Saturday, October 20, 2007

Ms Baroque on Arcati, Amis and his pomposity

Ms Baroque has taken Madame Arcati to task over the Amis/Eagleton row ...

I thought Amis' riposte to Eagleton seemed strangely wheedling, ending with that weird rhetorical "collegiate" "Shall we?" - It even came out supplicating. I'm sure that's not what he intended but I find it very interesting. What Alibhai-Brown calls "part affectionate" is just archness, I think; "somewhat patronising" is really very patronising. But MA was also disingenuous taking Eagleton to task for quoting remarks "that aren't in the essay" - when in fact those are remarks by Amis, so it's not exactly as if TE had made them up!

It's interesting how all through this he has lost control of his material - his tone - which is why he's now having to backpedal. I remember his reams of writings in the immediate aftermath of 9/11 - it was astonishing, how he managed to churn out so many thousands of words seemingly immediately! Of course it was mostly hysteria and hyperbole. Everyone was hysterical. I would certainly never go back to anything written in that time. But then, the racist impulse still sees to me an inappropriate response.

And that's the thing. Amis really hasn't got his finger on the pulse. Okay, he hit something with "Money" etc, but he has never been a populist - always a snobbish man - and I think the "isn't everyone a bit like this really" line is disingenuous at best. Would everyone, if they could, simply send all their bank statements unopened to their accountant because it is really "too boring" to have to read them - as Amis once said he did?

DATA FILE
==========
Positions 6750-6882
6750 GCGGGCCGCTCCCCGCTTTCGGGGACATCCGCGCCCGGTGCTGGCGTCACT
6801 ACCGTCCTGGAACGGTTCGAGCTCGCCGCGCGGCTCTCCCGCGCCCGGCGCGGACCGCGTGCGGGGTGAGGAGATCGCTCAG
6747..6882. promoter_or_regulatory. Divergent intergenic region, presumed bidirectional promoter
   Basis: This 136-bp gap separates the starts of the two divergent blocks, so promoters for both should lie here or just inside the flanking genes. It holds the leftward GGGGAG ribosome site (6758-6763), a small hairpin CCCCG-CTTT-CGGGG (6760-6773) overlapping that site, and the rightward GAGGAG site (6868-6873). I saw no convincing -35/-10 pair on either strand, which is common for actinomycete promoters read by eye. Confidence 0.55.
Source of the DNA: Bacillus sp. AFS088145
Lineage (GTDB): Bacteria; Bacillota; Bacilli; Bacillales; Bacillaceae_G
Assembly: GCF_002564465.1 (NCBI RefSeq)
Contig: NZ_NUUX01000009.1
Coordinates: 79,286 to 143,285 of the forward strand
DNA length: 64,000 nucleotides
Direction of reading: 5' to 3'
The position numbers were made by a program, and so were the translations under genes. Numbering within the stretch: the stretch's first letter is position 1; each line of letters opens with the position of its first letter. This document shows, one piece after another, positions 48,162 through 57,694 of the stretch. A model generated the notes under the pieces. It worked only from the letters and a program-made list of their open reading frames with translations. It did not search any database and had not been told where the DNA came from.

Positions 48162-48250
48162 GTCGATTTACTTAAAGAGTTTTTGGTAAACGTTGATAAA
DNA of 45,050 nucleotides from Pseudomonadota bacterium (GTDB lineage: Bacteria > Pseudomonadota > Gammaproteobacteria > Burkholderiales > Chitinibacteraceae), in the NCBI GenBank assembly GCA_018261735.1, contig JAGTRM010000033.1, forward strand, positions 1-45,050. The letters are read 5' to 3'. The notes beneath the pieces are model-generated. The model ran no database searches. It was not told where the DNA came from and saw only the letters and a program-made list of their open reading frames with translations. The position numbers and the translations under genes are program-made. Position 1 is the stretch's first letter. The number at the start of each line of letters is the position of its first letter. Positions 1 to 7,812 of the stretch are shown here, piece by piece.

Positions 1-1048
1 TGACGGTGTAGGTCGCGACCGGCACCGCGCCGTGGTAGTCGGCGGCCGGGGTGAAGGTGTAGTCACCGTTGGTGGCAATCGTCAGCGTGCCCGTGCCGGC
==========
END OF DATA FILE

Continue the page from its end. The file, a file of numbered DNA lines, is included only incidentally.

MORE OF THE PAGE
Dear Ms Baroque

Thank you ... you don't like Amis fils, do you?

Amis' response to Eagleton was unambiguously hostile; there's nothing supplicating in it so far as I can see. Amis was plainly rattled. I agree that Amis' letter to Alibhai-Brown was faintly patronising; but then that is one strategy in a war of words, a not very effective strategy.

It was Amis himself who pointed out that Eagleton was wrong to say that Amis' remarks on Islam in 2006 were made in an essay when in fact they were reported words from an interview. He then went onto to draw a distinction between airing passing thoughts (or racist "urges") in an interview and calling for discrete action in the written word. I think to Amis there is a big difference (one is a confession to racist thoughts, the other a call to racist action), but as I wrote in a later post, in the broad-brush world of public perception such a subtle distinction is going to be lost. All people will hear is Islamophobic sentiment and judge accordingly.

I would agree - and Amis has admitted as much in literary terms - that he does not have his finger directly on the pulse anymore. Money wonderfully captured the greed and the soulless brutality or vulgarity of the '80s in a literary demotic that sounded of the times, too. But I'm not sure any literary writer can capture the moment all his or her life. He produced brilliant work, he does so no longer, but who is to say what may come yet?

On a broader canvas, I think Amis - like his godawful pal Christopher Hitchens - may be using the debate on Islam and its "quietism" on Islamicist terrorism to push an atheist agenda: in his letter to Alibhai-Brown, Amis makes it clear that he thinks not believing in a god is superior to believing in a god. It is plainly crass to imagine, let alone say, that a religious faith must mean that one necessarily buys into its moral proscriptions or punishments.

Eagleton's harsh criticism of Amis has had the refreshing effect of a correction and limited retraction or clarification from Amis. But in the process we have been forced to ask ourselves whether so many more of us privately yield to occasional racist thoughts or urges - particularly in the wake of atrocity. That Amis admits to such thoughts or feelings - while calling for bridge-building with Muslim moderates - is better than spouting what we think others want to hear.